A conversation with French friends put the idea of a trip to Uzbekistan in my head. My friends had visited some years ago and been impressed by the religious tolerance in Uzbekistan as well as the friendliness of the people and the unique beauty of the sights. I started researching and was hooked. My wonderfully agreeable husband gave the idea a thumbs up and I started planning.
Uzbekistan is very hot in the summer and very cold in the winter, so peak tourism times are spring and fall. We have lots of guests coming to Paris this year, so I had to find a time that fit on our calendar and fell within periods of reasonable weather in Uzbekistan. Happily, that allowed me to book a ten-day trip to Uzbekistan that had my birthday landing right in the middle. Fun!
Although my friends had been on a group tour to Uzbekistan, David and I wanted a private trip. Unlike our usual travels of the past ten years, which have had us wandering for two to three months at a time, this one-country trip seemed to call for something a bit more organized. Research indicated that language and transportation between cities were going to be something of an issue. So, I checked with several Paris tour companies and researched the internet before settling on a private tour organized by Zokir of Silk Road Destinations. Zokir got great reviews on the internet, his prices were competitive, he was quick to respond, and his English was good.
Before I could commit to anything with Zokir, though, I needed to find flights. His packages did not include flights and I didn’t want a package with flights. For some reason, all the tours I found that did include flights from Paris to Uzbekistan seemed to use Turkish Airlines, which meant a layover in Istanbul and all the delay and attendant chance for lost luggage that a layover entails. I discovered that Uzbekistan Airways has non-stop flights from Paris (and London) to Uzbekistan at prices slightly less than Turkish Airlines. I knew nothing about Uzbekistan Airways, but they got decent reviews for timeliness and Zokir said they’d never had a problem with them canceling a flight (my main worry since I’d be committing to an itinerary that included hotels, drivers, guides, etc.).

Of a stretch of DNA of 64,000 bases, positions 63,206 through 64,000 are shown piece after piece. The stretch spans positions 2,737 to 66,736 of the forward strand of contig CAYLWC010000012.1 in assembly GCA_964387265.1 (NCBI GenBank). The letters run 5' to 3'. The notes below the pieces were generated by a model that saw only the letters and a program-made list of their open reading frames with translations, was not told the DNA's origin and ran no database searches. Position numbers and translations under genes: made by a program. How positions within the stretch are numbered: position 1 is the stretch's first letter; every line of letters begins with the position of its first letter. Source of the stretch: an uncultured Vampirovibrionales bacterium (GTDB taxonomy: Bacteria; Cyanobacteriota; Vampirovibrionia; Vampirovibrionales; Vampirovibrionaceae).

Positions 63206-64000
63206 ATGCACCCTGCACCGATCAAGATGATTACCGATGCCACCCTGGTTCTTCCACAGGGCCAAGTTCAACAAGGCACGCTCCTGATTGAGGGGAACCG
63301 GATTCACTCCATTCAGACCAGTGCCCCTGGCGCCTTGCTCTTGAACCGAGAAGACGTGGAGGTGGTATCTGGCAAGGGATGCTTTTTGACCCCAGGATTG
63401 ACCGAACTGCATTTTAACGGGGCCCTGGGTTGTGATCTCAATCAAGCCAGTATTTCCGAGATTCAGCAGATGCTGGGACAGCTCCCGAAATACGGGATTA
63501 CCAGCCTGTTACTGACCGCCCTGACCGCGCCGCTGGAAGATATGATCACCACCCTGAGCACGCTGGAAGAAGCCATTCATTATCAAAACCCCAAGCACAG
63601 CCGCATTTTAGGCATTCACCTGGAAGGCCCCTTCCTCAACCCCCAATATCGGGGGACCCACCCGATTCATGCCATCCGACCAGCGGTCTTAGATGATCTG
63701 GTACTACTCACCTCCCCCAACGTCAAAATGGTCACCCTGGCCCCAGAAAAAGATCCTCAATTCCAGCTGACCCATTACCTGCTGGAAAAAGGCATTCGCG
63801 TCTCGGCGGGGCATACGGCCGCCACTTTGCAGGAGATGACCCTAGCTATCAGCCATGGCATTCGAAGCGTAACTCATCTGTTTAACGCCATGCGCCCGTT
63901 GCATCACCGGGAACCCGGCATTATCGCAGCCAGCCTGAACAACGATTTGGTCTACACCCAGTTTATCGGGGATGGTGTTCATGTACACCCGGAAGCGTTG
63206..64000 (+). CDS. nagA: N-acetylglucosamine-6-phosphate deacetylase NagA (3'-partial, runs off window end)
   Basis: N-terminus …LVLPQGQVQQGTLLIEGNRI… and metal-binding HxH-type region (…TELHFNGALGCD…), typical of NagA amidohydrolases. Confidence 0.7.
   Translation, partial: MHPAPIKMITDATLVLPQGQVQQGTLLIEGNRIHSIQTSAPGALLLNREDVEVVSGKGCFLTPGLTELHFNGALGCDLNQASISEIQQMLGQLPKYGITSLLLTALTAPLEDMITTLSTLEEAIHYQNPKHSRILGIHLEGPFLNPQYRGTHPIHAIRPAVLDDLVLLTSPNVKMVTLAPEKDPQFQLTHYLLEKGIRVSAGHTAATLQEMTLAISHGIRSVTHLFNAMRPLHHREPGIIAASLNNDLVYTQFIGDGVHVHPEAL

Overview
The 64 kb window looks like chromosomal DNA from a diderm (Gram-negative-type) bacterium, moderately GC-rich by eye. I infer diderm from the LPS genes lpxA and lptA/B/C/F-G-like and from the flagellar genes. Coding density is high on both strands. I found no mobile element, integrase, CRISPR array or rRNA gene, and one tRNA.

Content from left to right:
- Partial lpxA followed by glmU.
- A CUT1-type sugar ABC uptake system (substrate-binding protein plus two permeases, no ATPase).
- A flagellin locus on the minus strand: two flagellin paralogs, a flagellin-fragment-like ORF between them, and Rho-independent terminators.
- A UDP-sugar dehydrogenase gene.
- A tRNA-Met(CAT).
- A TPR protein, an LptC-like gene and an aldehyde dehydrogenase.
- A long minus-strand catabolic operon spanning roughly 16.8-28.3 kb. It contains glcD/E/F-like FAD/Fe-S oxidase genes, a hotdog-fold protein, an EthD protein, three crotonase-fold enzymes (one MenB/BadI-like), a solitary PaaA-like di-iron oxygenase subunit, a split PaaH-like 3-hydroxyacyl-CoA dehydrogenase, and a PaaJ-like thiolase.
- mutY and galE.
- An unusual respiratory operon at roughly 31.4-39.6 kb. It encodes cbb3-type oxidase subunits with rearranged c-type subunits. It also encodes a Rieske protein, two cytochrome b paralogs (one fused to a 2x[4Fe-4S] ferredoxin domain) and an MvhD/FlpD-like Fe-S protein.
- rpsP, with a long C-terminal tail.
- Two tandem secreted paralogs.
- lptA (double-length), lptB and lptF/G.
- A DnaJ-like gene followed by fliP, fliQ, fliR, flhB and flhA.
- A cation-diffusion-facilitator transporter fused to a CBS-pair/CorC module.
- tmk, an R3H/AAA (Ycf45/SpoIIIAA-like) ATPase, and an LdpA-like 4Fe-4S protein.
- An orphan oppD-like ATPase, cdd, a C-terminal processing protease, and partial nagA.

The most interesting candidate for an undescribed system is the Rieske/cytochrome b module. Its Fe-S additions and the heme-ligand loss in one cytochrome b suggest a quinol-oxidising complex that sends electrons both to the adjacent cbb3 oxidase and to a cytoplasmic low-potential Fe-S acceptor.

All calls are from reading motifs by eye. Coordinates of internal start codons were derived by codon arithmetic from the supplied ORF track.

All the tours I found also had international flights into and out of the capital city of Tashkent in the far east of Uzbekistan followed by an immediate hour-long flight back across the country to Urgench in the west where the typical tour begins in Khiva and then works back across to Tashkent to fly home. By sheer good luck, I was able to find a direct flight from Paris to Urgench and a return flight from Tashkent, eliminating that first flight and giving our trip a much simpler and less sleep-deprived start. [See bottom of this post for the full itinerary we settled on.]